The position of ozone in the stratosphere and the processes of its depletion have been shown in. The presence of ozone in the atmosphere is particularly important because it filters out incoming ultraviolet (UV) radiation and thus acts as a screen against ultraviolet B (UV-B) radiation that can increase the occurrence of some forms of skin cancer, cataracts and other diseases of eyes.
The UV-B rays also suppress body defense mechanism which increases vulnerability to a variety of infectious diseases. The problem of ozone depletion was first identified in 1970s due to the advent of supersonic aircraft which fly in the lower stratosphere and which emit nitrogen oxides. Subsequently, it was established that the major cause of ozone depletion is the freons of CFCs. These compounds are non-toxic, non-flammable and chemically inert gases. These properties make them useful for a wide range of applications including aerosol propellants, refrigerants, cleansers for electronic components fine retardant, solvents, and in the production of foamed plastics. The CFC gases do not rapidly degrade and passing through the troposphere they eventually enter into the stratosphere, where they are subject to intense ultraviolet radiation—the same radiation is absorbed by ozone.
Chlorine destroys ozone. In a chain reaction of oxygen destruction, each of the chlorine atoms released can destroy over 10,000 ozone molecules. It has been estimated that even if the emission of CFC gases in the atmosphere is stopped, the ozone layer will continue to be damaged as these gases have long residence time and their molecules do not dissolve even after hundreds of years. The first significant data about the depletion of ozone layer was presented by Farman et al. (1985: 207-10), the leader of the British Antarctic Survey, who established that an ozone ‘hole’ has occurred in the stratospheric ozone layer over Antarctica each spring since 1977. About 90 per cent of Antarctica is covered by the ozone hole which has expanded also over the ocean areas. For the period 1977-84, the concentration of ozone has decreased during the spring by 40 per cent.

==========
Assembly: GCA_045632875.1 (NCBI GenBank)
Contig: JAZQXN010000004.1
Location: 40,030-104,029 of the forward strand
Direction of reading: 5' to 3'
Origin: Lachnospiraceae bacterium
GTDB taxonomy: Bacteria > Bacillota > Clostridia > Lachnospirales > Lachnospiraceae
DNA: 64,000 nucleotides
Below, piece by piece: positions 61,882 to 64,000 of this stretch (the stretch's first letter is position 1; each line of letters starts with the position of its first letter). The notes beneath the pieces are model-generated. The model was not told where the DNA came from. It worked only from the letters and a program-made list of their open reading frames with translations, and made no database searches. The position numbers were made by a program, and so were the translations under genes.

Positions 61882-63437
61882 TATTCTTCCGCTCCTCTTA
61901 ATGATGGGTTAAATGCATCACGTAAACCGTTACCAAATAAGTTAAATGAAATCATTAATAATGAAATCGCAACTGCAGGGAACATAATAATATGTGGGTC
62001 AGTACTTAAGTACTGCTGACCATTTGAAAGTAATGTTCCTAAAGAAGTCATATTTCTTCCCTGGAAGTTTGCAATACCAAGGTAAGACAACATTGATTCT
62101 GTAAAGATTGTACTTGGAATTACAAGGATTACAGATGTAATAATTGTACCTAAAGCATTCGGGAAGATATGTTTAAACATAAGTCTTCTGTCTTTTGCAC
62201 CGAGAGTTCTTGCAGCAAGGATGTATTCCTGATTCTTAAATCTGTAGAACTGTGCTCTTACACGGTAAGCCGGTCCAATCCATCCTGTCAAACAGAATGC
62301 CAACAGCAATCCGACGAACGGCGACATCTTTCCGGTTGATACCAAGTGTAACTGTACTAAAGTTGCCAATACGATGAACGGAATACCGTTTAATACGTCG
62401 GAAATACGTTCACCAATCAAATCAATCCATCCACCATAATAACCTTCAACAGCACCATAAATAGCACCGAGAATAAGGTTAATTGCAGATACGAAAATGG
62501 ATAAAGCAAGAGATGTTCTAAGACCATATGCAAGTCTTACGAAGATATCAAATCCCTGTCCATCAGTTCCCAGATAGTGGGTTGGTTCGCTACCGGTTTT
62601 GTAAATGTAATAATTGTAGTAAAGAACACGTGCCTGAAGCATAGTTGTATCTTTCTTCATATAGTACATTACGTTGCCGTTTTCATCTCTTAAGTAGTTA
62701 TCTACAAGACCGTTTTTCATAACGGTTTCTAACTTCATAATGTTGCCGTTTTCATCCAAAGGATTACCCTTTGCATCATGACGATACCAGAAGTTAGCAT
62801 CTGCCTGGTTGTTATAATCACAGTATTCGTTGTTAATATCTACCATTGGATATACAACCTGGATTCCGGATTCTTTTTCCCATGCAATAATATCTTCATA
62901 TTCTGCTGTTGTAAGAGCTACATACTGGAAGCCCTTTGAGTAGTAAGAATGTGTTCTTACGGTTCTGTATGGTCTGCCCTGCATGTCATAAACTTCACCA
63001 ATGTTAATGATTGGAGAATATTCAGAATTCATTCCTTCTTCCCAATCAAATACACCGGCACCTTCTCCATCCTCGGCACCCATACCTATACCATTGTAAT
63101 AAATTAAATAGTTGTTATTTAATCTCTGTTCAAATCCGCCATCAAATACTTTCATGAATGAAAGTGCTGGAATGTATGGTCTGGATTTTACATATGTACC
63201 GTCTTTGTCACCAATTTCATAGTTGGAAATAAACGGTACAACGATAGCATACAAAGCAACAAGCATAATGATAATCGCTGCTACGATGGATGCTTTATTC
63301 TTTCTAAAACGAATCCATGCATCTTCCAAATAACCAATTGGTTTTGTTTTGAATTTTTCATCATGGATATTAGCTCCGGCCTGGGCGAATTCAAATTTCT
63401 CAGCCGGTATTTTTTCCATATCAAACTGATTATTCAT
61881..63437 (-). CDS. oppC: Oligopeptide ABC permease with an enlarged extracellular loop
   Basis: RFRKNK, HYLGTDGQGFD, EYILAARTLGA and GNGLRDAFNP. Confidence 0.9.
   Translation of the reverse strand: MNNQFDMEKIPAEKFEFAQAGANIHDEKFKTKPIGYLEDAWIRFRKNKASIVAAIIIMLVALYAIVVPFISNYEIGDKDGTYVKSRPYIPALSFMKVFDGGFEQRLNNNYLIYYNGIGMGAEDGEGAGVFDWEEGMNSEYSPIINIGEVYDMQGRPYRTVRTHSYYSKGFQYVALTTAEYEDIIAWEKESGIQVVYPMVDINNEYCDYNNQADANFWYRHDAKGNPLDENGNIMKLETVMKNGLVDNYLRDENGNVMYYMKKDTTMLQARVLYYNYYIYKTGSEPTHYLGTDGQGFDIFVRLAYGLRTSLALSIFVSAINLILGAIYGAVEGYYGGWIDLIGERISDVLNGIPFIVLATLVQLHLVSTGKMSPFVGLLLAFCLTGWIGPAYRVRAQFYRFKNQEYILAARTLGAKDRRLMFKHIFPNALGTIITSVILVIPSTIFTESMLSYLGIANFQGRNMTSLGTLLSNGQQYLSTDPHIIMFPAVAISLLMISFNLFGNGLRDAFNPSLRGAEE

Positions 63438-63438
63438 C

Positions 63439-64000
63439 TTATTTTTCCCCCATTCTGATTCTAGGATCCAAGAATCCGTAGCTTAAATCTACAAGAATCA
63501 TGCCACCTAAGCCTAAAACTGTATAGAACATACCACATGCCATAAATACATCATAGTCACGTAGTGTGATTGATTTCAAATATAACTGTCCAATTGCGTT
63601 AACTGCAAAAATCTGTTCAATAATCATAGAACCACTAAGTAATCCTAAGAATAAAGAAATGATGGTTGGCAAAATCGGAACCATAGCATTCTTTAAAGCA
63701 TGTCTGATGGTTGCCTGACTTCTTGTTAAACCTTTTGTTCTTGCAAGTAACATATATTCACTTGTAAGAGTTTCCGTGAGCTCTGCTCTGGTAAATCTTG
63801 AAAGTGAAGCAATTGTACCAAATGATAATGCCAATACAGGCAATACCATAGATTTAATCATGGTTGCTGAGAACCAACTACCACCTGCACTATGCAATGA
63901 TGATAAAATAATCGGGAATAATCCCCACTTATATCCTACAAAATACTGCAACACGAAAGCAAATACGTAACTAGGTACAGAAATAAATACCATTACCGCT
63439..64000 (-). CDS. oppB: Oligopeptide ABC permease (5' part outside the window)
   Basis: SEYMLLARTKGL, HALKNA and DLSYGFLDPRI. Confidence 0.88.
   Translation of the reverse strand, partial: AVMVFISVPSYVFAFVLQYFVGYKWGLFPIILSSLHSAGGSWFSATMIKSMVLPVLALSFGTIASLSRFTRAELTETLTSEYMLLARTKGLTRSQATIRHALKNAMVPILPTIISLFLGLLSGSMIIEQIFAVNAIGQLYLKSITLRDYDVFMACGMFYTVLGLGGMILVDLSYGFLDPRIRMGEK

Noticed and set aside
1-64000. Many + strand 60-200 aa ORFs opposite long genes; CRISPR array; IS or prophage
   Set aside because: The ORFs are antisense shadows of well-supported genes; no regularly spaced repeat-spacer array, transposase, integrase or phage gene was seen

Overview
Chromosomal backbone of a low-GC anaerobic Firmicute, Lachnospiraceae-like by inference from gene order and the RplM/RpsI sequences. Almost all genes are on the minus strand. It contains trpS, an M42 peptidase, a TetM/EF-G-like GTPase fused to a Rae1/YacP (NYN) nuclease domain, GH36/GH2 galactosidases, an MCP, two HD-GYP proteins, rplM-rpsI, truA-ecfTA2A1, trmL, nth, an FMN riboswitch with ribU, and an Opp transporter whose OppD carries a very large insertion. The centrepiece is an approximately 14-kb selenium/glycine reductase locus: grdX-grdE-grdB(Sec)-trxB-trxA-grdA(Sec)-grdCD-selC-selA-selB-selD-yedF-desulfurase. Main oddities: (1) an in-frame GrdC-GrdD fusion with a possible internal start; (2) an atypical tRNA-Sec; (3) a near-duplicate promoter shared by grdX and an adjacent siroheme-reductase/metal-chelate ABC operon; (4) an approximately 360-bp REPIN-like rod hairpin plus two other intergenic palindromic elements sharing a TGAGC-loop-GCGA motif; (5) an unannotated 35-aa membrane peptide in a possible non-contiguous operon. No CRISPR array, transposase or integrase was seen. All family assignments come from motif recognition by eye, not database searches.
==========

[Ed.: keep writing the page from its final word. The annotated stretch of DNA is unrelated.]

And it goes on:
Subsequently, Kerr (1988: 785-86) reported that ozone layer is being depleted over the Arctic atmosphere. This is of special significance because ozone depletion in the northern hemisphere which is more densely populated than the southern hemisphere, may lead to major increase in skin cancer and cataract problems. Why should the ‘hole’ in the ozone layer have first appeared so prominently over Antarctica? In most parts of the world, horizontal winds tend to keep chemicals in the air mill mixed.
But circulation patterns are such that the freezing whirlpool of air over the south polar continent in winter is not penetrated by air currents from the warmer earth regions. In the absence of sunlight and atmospheric mixing, the CFCs work to destroy the ozone. During summer, sunlight works to replenish it. The enhanced greenhouse effect, acidification and ozone depletion are all examples of atmospheric pollution that have occurred mainly after industrialization, urbanization and deforestation.
The heavy metals like lead, mercury, zinc, cadmium and arsenic are also creating the serious problems of environmental pollution. All these heavy metals are harmful to human health. The enhancement of these metals in the atmosphere shows some serious adverse effects on human health.
A survey conducted in Boston, USA indicates that children with lower lead dentine concentrations performed better than those with higher level of lead (Needleman et al., 1979: 689-95).